Wall Street Protests
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Occupy Wall Street began as campaign by the radical Canadian magazine, Adbusters. The expressed intent was to highlight disparities in wealth distribution through public demonstration. The protests began in earnest on September 17, 2011 when a 100 people or so convened in Zuccotti park near New York City's financial district. The protesters claimed solidarity with the so-called Arab Spring movements in Egypt, Bahrain, Tunisia, Syria and elsewhere. As such, the movement envisioned itself as a global movement against corporate influence in government. Recently, these sentiments have caught on domestically and internationally (with massive protests in Mexico and Europe).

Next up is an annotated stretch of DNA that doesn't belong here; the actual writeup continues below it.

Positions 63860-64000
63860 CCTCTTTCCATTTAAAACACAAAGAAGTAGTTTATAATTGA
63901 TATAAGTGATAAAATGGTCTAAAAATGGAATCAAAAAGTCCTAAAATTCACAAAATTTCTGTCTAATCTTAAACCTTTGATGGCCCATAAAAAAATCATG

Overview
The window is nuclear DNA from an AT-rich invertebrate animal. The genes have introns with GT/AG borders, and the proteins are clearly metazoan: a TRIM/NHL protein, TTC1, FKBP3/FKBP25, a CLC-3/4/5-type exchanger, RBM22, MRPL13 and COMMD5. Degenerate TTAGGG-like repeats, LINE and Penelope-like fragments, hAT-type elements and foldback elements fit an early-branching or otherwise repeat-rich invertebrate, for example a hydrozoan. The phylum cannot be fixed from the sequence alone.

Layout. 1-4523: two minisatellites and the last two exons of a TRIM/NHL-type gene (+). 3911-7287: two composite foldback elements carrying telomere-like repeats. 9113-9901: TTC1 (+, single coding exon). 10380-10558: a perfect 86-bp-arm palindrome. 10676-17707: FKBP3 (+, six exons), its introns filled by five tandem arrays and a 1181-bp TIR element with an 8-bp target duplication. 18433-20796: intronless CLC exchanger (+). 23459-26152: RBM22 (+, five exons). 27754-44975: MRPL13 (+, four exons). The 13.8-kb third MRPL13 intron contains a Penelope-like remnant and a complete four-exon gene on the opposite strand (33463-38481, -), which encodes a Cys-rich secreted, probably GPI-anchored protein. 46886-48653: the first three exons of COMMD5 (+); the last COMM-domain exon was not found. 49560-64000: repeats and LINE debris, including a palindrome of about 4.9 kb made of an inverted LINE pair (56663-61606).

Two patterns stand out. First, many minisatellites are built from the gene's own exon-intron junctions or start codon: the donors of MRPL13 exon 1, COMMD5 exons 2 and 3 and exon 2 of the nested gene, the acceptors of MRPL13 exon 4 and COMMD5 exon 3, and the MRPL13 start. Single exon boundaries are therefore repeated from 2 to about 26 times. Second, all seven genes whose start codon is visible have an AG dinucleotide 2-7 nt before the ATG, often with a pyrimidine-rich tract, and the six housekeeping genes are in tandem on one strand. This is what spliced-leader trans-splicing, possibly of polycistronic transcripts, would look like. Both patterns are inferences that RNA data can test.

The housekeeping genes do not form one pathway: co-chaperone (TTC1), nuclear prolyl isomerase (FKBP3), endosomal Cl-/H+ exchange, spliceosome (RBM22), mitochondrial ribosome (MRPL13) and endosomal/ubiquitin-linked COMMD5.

Protestor rhetoric includes the phrase that 99% of the world's wealth is held by the richest 1% of the population. Protestor identify themselves as the 99% with only 1% of the wealth. On October 1 over 700 protestors were arrested as police maneuvered them onto the Brooklyn Bridge, cut off the exits and then demanded they leave. Increasingly, the press has spotlighted police overreaction to what has been a peaceful movement. Unions joined in the movement on October 5th, and by October 14th, the Democratic National Committee sent a memo to its leaders to stand behind the protestors. However, Republican response has been hostile:
- Eric Cantor, the House majority leader, called the protestors a "mob"
- Herman Cain, derided them as "anti-capitalists"
- Secretary of the Treasury, Timothy Geithner, has promised that Washington has new legislation ready for Wall Street reform
- Former President Obama has empathized with the "frustration" felt by the protestors